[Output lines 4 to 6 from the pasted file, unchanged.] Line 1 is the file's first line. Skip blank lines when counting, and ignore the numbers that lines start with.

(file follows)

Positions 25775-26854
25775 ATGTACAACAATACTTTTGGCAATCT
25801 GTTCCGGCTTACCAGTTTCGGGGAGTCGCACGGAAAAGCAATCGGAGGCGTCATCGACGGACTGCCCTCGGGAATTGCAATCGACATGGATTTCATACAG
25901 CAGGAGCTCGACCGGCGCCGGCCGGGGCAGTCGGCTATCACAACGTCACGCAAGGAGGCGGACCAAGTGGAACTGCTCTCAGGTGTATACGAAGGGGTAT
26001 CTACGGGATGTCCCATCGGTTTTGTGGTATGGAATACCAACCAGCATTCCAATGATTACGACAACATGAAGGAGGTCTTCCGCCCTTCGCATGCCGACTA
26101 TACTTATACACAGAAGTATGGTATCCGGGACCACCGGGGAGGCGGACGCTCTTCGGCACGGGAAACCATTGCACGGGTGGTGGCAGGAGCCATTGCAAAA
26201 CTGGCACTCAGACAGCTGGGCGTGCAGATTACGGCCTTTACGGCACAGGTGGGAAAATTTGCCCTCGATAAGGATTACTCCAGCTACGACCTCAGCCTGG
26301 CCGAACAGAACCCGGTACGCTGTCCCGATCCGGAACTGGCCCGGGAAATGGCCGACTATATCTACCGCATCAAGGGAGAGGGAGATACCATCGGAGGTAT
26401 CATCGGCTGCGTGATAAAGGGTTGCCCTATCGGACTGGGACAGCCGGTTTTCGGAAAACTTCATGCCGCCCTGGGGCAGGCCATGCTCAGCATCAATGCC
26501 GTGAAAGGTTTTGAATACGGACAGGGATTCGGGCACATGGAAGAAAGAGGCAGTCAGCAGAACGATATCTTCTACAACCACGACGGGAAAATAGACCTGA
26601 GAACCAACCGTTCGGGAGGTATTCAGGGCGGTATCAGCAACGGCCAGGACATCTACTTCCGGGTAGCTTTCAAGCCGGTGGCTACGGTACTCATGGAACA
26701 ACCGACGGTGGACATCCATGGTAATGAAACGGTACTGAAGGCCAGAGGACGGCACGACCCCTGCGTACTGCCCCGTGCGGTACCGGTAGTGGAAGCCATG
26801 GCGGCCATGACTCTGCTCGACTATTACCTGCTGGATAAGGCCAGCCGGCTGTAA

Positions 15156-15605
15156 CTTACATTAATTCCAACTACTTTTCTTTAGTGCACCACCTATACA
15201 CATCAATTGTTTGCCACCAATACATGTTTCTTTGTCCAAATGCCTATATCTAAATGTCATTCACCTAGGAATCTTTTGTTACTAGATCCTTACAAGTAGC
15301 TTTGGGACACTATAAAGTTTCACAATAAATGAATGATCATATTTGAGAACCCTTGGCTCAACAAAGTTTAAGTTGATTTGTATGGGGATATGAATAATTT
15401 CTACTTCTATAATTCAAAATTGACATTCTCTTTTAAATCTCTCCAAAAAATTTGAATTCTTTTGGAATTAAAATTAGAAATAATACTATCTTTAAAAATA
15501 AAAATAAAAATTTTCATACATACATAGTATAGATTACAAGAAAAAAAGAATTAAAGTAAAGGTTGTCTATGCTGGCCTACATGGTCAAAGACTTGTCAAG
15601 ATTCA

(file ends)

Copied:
25901 CAGGAGCTCGACCGGCGCCGGCCGGGGCAGTCGGCTATCACAACGTCACGCAAGGAGGCGGACCAAGTGGAACTGCTCTCAGGTGTATACGAAGGGGTAT
26001 CTACGGGATGTCCCATCGGTTTTGTGGTATGGAATACCAACCAGCATTCCAATGATTACGACAACATGAAGGAGGTCTTCCGCCCTTCGCATGCCGACTA
26101 TACTTATACACAGAAGTATGGTATCCGGGACCACCGGGGAGGCGGACGCTCTTCGGCACGGGAAACCATTGCACGGGTGGTGGCAGGAGCCATTGCAAAA